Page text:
One accepts that exceptional circumstances require exceptional measures, but certain measures being proposed can seem to be over the top. The beaches will need controlling, this is understood, but is a booking system the right way? A company has presented this system, and while it has some merit, it is a system which feels - to me at any rate - to move too far away from a fundamental principle that applies to beaches: that of the right of access.
Under normal circumstances, this right of access is meant to be unfettered. Appreciating that circumstances aren’t normal, some control on capacity is needed. But with a booking system, even if no payment is involved (which it wouldn’t be), there is a sense of privatisation, and this runs counter to the access principle.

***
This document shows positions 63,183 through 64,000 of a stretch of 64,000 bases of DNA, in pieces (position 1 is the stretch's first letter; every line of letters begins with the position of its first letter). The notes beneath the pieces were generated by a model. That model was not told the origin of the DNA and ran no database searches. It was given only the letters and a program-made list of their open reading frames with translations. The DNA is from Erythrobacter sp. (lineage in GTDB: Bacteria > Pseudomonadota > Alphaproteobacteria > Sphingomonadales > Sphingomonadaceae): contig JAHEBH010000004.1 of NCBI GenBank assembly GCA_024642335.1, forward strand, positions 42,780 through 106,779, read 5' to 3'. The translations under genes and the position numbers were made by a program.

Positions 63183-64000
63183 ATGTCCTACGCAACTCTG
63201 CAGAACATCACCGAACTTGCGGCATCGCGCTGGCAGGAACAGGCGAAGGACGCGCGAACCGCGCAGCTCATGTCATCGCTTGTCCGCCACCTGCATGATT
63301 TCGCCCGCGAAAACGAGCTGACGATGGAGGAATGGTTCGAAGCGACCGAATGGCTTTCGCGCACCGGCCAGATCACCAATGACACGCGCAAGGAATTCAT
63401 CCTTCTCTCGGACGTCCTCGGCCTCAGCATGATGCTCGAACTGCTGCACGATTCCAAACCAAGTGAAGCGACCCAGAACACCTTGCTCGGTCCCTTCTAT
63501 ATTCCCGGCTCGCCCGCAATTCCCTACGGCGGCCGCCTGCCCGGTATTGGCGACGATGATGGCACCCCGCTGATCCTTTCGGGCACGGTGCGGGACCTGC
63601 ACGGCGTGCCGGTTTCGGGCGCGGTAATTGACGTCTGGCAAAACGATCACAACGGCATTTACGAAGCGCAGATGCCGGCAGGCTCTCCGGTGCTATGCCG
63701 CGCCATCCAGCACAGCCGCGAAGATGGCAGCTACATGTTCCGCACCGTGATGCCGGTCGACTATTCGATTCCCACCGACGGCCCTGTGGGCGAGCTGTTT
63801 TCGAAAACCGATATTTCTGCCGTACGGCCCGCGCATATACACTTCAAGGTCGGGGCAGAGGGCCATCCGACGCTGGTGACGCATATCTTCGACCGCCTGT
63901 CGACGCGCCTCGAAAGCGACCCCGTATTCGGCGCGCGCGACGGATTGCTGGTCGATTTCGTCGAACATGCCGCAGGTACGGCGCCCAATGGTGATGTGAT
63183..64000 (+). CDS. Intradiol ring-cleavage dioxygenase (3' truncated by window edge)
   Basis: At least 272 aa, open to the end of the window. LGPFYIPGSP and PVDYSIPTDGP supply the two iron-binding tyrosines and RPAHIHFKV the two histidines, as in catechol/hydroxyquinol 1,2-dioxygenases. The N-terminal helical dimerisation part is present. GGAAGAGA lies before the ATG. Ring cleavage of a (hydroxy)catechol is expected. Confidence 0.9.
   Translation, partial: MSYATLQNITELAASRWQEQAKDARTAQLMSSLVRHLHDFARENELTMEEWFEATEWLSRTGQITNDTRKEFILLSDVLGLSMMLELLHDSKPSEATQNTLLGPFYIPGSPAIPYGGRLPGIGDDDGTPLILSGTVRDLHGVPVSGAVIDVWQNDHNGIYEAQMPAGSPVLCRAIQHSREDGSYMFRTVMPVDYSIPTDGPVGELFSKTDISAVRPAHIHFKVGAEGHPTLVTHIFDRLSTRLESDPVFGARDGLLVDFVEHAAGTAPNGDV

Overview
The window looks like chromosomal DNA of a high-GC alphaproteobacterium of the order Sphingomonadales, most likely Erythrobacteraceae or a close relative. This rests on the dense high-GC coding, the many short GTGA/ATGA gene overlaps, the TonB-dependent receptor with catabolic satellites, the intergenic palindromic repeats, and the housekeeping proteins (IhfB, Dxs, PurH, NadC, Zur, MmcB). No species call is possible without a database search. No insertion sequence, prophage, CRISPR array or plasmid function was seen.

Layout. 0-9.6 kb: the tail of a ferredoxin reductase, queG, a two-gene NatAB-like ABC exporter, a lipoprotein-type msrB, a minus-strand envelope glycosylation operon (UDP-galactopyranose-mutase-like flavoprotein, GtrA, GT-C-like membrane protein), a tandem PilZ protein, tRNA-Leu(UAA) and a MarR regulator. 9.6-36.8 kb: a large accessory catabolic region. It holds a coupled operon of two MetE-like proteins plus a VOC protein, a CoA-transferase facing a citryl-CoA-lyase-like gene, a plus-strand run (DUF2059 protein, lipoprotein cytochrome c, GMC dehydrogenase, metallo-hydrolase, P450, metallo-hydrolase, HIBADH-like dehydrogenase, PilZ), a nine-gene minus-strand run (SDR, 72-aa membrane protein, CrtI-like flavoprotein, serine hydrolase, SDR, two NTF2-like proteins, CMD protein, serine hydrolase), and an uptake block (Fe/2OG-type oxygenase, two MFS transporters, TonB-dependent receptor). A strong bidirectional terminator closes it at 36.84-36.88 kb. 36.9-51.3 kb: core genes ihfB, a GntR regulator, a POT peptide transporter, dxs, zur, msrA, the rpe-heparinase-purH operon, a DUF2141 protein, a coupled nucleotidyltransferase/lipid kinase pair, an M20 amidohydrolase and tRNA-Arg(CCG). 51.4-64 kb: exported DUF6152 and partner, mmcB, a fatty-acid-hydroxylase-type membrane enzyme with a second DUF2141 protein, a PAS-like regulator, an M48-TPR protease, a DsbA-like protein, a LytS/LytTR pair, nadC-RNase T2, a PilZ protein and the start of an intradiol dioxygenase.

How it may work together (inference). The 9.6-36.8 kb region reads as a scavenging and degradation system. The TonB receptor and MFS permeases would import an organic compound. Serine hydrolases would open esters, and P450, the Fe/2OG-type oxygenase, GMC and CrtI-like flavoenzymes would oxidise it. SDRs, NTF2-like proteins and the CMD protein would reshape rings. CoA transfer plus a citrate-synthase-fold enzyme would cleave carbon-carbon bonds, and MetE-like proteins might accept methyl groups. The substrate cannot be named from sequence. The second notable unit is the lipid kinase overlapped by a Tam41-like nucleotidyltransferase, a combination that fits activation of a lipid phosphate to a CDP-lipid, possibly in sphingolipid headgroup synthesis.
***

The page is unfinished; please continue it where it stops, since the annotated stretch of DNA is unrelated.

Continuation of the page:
What might happen in practice? Bookings for the whole day that aren’t then stuck to? There are people who spend all day at the beach, but there are an awful lot more who don’t. What about block bookings for whole weeks or longer? Bookings by the hour? That’s not really how going to the beach works.
You go when you feel like it and leave when you feel like it. And what about those who do book all day and then disappear for a great length of time for lunch? Selfish, or what?
The town halls are coming up with their control systems. If these are as primitive as putting up occasional ‘no vacancies’ signs, then so be it. Booking just doesn’t seem right.